By Steve Wilder dotCANTON.com
Insisting that no decision has been made on the fate of the North Canton Post Office, Joseph Mazzola, acting manager of post office operations for the 060 (zip) area, presented at least two bits of troubling information Tuesday night, April 26, that are seemingly working against the facility’s survival.
Speaking to about 70 residents at the Cherry Brook Grange on Route 179, Mazzola said the North Canton Post Office brought in a little more than $38,000 in revenue last year while operating at a cost of about $79,000.
In addition, Mazzola said the facility generated only 1.8 hours of work per day for the single postal employee who is paid to be there from opening to closing.
Those two factors might not weigh heavily against a postal unit located in an area where other USPS facilities weren’t available, Mazzola said, but in this case the Canton Center Post Office is an alternative that’s only 3.1 miles away.
Mazzola also pointed out several times that contractual obligations prohibit the USPS from closing a post office that has a sitting postmaster. North Canton doesn’t have one, but the other three post offices in Canton do.
After opening the 90-plus minute session with a brief overview of the financial miseries facing the U.S. Postal Service in general and the steps being taken to deal with them, Mazzola patiently answered questions and listened to comments for more than an hour, including remarks from several individuals who went beyond the inconveniences a closure might bring and spoke passionately about the value of the facility to a sense of community in North Canton. It was a decidedly mature crowd, with most in attendance seemingly in their 50s and older.
“Initiating a study is not a decision to discontinue a post office,” Mazzola said in his opening comments. “This informational meeting is truly going to help us make a decision.”
When he finished his greeting and was ready to answer questions, Mazzola looked at the audience and said: “OK, let me have it.” The quip drew only a small chuckle.
One resident spoke about how difficult it would be to place a mailbox by the street that could survive the snowplows during the winter.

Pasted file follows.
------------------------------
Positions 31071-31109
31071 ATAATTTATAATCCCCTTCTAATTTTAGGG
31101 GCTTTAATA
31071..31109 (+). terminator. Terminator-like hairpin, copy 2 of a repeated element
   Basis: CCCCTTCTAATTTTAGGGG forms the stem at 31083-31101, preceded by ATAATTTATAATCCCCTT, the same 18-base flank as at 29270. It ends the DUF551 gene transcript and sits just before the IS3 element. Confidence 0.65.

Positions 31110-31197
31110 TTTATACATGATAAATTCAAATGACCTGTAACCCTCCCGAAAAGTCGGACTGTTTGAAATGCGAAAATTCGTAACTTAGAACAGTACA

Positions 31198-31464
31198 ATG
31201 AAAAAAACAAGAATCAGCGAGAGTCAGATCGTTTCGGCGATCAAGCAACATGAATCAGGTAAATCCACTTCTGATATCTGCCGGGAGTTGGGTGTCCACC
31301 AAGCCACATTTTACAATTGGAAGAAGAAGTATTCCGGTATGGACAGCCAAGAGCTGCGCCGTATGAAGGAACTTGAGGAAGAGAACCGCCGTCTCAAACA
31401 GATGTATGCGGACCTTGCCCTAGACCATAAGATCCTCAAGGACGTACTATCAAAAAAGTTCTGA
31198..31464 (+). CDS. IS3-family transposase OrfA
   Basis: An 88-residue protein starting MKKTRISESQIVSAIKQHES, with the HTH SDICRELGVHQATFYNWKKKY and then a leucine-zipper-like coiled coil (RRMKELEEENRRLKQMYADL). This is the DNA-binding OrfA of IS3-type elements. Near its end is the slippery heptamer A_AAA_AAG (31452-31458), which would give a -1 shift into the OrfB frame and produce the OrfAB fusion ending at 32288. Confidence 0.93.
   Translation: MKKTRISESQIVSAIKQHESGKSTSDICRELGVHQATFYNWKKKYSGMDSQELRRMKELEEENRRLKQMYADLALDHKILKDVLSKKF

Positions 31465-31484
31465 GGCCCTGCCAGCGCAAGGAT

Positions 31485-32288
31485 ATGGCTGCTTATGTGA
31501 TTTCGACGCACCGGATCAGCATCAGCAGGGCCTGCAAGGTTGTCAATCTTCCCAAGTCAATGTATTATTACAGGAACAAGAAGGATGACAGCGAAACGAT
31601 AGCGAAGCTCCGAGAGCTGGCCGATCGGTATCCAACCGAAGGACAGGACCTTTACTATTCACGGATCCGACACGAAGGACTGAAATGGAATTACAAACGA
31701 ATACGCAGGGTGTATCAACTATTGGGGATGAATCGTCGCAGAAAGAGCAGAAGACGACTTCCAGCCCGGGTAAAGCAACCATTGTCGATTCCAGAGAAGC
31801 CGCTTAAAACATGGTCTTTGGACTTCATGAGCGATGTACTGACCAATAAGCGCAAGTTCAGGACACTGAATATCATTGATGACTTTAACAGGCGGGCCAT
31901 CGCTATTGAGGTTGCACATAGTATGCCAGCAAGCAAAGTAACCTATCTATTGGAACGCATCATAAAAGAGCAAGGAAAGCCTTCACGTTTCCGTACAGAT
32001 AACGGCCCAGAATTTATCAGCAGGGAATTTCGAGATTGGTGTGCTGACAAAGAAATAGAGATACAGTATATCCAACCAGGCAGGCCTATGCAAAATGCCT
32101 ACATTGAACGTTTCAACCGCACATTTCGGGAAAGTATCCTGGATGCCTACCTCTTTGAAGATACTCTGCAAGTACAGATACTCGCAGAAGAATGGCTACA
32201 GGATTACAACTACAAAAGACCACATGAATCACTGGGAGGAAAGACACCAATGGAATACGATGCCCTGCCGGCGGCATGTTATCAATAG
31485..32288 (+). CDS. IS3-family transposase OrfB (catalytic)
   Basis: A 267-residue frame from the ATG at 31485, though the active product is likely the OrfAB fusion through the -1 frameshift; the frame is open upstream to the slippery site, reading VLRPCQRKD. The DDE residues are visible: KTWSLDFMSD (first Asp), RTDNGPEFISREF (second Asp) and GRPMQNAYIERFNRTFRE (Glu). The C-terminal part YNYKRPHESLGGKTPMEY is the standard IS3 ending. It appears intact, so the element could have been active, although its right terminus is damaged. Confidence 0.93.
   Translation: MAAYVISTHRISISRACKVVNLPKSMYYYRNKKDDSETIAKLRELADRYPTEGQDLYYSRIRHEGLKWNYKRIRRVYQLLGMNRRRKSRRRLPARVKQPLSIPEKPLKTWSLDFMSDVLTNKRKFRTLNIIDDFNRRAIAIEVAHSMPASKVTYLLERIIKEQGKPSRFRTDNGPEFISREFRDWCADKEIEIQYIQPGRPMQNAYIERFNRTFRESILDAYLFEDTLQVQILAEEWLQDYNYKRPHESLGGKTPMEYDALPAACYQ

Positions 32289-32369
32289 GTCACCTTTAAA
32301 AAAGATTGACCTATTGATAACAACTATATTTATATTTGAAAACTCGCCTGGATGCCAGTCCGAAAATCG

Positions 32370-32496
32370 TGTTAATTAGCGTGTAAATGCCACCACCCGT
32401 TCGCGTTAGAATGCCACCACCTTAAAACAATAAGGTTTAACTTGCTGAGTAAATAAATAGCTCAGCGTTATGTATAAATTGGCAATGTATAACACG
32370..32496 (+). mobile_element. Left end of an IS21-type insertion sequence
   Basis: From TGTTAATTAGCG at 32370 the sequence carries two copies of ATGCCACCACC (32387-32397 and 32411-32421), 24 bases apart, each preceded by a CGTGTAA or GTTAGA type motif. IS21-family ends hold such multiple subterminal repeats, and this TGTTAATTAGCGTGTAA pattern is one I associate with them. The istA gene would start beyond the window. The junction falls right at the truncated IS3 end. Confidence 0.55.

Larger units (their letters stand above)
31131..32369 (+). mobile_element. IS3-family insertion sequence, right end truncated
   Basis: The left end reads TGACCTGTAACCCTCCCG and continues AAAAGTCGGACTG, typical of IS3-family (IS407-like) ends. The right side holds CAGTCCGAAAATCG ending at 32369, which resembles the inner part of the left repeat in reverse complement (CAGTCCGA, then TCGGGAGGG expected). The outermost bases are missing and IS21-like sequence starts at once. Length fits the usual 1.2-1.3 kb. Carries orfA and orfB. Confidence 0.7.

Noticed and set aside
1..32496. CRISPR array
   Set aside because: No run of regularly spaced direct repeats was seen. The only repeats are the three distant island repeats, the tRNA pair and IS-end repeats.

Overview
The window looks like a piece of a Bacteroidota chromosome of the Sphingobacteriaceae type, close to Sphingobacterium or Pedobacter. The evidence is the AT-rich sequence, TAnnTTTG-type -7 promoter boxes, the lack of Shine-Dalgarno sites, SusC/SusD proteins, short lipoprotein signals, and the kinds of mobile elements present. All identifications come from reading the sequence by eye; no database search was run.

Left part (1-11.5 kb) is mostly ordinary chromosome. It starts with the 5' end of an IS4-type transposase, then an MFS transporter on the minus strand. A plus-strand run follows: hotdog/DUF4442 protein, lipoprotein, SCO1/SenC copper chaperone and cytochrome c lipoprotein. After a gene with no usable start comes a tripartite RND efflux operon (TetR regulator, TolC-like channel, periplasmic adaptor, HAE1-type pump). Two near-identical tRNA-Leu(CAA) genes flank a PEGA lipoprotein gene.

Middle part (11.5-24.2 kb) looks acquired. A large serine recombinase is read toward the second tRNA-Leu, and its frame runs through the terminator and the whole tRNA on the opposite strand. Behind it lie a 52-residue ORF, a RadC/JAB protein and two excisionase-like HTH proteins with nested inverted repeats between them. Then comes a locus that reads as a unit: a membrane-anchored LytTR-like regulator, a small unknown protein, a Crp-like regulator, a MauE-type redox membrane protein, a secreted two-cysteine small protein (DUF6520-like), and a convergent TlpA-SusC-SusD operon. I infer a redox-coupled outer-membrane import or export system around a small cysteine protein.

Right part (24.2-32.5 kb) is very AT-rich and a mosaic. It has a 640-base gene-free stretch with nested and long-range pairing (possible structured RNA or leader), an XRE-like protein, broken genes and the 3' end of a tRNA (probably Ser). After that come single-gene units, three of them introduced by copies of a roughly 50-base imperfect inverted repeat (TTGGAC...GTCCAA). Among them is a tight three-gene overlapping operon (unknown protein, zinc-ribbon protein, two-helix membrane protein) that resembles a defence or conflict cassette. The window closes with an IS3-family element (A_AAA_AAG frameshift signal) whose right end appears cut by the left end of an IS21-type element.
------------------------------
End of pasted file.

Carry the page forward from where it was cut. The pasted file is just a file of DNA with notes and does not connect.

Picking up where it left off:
Another said: “It’s very important to all of us that we don’t have to change our addresses.”
A third talked about how the post office was a sort of mini “community center” for the people of North Canton.
At one point during his responses, Mazzola said the USPS had “suffered monumental record losses last year.” He also reminded the audiences about how the world has changed and how the post office “doesn’t even stay open late any more on tax filing day.”
Afterward, Kathy Condron, the officer in charge of the North Canton facility, said “the majority” of individuals in attendance were box holders at her post office. If the North Canton office is closed, those individuals would currently have two options if they wished to continue receiving mail: They could obtain a P.O. box in Canton Center that would come with the same number and a North Canton zip, or they could have their mail delivered to their home addresses, possibly, Mazzola said, with a North Canton zip.
One resident suggested setting up a bank of outdoor “cluster boxes” somewhere in North Canton that would at least erase the need to drive to Canton Center to pick up mail, and Mazzola said that has been done elsewhere. Still, that solution would involve finding a site, possibly paying rent for the area, and maintaining access to it during winter weather.
Procedural requirements mean a final decision on the fate of the North Canton facility won’t be made until September at the earliest.